SDCC | M. Night Shyamalan Makes Comic-Con Debut For 'Wayward Pines'


The Sixth Sense and Unbreakable filmmaker M. Night Shyamalan made his Comic-Con International debut with the presentation for his upcoming Fox limited series Wayward Pines.

Based on the bestselling novel Pines by Blake Crouch, the 10-episode thriller stars Matt Dillon as Secret Service Agent Ethan Burke, who travels to Wayward Pines, Idaho, in search of two missing federal agents. But he soon learns it’s much easier to enter the seemingly bucolic town than it is to leave it.

Following a screening of the pilot episode, Shyamalan and Dillon joined cast members Melissa Leo, Carla Gugino, Toby Jones, Reed Diamond, Tim Griffin, Shannyn Sossamon and Charlie Tahan, executive producers Donald De Line and Ashwin Rajan, and writer/creator Chad Hodge for brief discussion.

Asked how he established the hybrid Twin Peaks/Twilight Zone tone of the series, Shyamalan said he was attracted to the elements of black comedy and suspense in the script.

“They [the townspeople] are all acting weird for a reason, which you’ll find out as the show goes along,” he explained. “It’s not just a weird world. There is a reason everyone is acting odd and off-center, which is so scary and disturbing for those following Matt’s character. I’ve been enjoying moving towards black comedy mixed with suspense. It was a perfect moment when I got the script and I could do it in a cinematic way with this amazing cast.”

Dillon said he was immediately drawn to the project.

“When I read the first two episodes, I found I was getting into it like a really good book,” he said. “I didn’t know exactly where Ethan was going to end up, but after talking with Chad and Night, I got a general idea of where things were going. I think from the beginning, Night set the tone as a director-driven piece so it would have a texture to it that you’re used to seeing in films more than in typical television.”

Asked abut her character, the sinister Nurse Pam, replied, “I think Nurse Pam does what nurses do -- she cares for people. I think her flaw may be that she cares too much.”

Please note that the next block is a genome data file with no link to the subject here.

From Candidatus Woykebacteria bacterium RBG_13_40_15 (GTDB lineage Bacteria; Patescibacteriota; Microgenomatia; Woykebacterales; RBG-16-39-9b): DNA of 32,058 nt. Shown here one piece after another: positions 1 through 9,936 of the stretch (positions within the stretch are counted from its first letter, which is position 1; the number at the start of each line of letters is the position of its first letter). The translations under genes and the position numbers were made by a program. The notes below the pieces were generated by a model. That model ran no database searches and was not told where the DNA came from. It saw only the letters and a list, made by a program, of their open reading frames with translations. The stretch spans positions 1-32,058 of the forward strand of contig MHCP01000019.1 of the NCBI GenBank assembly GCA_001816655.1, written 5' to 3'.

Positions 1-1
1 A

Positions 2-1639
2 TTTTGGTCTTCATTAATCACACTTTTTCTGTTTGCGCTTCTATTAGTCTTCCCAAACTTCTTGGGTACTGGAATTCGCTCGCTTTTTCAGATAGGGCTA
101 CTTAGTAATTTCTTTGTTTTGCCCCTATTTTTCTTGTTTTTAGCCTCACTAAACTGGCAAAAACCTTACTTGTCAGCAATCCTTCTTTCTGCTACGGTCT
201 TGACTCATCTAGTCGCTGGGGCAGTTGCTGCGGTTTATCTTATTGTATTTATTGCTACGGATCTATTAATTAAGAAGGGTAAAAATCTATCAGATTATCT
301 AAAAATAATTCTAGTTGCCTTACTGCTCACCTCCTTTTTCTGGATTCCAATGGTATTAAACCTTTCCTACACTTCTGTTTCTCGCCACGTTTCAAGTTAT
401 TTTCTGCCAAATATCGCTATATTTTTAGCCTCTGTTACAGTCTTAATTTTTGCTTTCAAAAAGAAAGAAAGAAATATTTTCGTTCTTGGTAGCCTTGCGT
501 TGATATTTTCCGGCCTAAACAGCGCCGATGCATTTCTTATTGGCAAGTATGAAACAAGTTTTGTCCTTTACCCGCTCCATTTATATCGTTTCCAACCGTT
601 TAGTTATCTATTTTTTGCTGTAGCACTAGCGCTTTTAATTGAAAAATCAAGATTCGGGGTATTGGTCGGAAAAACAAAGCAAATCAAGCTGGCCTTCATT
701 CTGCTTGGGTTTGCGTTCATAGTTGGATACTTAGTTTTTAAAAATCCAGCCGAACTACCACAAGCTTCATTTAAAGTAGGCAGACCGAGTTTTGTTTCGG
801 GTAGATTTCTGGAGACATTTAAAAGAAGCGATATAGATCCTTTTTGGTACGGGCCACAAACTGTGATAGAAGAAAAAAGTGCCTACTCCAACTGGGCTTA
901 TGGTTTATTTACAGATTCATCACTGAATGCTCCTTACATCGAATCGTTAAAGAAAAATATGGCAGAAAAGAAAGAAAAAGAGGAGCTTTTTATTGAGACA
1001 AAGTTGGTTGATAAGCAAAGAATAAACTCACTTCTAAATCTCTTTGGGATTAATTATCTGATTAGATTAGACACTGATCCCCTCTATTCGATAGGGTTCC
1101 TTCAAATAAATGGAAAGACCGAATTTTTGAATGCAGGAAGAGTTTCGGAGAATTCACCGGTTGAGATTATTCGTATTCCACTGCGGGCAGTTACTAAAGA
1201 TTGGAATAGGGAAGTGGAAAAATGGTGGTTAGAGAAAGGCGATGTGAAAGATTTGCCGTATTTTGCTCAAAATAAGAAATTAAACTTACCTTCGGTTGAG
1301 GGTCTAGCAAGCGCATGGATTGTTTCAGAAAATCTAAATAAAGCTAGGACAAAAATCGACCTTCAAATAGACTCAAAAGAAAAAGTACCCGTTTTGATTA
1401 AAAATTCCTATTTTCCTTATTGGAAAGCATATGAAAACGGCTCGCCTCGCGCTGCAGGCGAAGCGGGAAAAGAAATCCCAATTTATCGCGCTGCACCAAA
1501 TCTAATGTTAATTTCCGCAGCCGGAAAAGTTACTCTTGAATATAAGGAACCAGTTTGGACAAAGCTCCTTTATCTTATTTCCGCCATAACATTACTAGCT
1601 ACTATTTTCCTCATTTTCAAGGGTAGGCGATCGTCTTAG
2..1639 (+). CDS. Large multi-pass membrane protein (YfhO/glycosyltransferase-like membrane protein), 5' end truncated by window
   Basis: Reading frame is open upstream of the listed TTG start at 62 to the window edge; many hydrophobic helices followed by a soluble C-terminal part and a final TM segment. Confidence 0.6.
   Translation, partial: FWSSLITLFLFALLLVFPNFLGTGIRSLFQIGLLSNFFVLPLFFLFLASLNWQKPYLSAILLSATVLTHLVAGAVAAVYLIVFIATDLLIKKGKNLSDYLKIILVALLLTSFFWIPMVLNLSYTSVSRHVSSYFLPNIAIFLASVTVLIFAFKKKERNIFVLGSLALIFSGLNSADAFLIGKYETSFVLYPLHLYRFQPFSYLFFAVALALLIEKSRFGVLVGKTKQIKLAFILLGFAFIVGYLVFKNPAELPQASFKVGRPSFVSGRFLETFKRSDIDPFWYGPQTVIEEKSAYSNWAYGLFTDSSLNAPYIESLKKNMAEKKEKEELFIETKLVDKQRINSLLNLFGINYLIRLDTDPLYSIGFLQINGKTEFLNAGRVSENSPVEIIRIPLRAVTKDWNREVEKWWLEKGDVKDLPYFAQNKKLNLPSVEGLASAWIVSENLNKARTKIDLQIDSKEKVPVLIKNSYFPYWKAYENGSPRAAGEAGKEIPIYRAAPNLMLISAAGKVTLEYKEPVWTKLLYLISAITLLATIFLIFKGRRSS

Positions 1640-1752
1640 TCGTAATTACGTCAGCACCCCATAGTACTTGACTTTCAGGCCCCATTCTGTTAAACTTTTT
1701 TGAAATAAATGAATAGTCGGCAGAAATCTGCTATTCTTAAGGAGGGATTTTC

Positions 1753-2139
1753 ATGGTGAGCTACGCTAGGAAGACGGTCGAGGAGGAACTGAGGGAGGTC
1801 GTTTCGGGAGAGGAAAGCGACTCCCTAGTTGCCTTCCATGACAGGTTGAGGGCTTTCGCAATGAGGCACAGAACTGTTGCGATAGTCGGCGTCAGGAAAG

As Jones’ Dr. Jenkins appears to know more about what’s going on than the other townspeople do, the actor was asked what he could tell the audience about his character. “Really, very little,” he replied, to laughter. “I think he has everyone’s best interests at heart.”

Gugino said when it comes to her character Kate, “appearances are not what they seem.”

“We’re going to be the cagiest group of actors as we talk about these characters,” she continued. “She is a fascinating character, but I can’t say anything without giving anything away.”

“I can say something,” Diamond interjected. “This panel is like some sort of NSA [National Security Agency] transcript -- completely redacted. The one thing I can say is that one of the great things about this story, and the books upon which it is based, is the mystery. In a lot of shows the mystery is not explained and I think a lot of times it’s because the creators of the show don’t even know the answers to what the mystery is. What makes this show so special and unique is that the mystery is explained, and explained rather quickly, and once it is, the show becomes even more exciting.”

“He said nothing about his character,” Gugino said.

“I am secretly very handsome,” Diamond joked.

Shyamalan said that, while filming, each actor had different levels of knowledge as to what was going on. “I’m trying to direct them, and I’m having readings and they’re going, ‘Why is he saying that?’ That’s exactly what you want to see on screen,” he said. “It was a difficult process to disseminate information to different actors on this panel. It’s a balancing act. But at this point, everybody here on the panel knows everything.”

Shyamalan said the audience will know everything, too. “We made a pretty bold decision that we weren’t going to hold back the answers for the whole series,” he explained. “We believe that once you understand what is happening, it’s just as interesting.”

Wayward Pines airs in 2015 on Fox.

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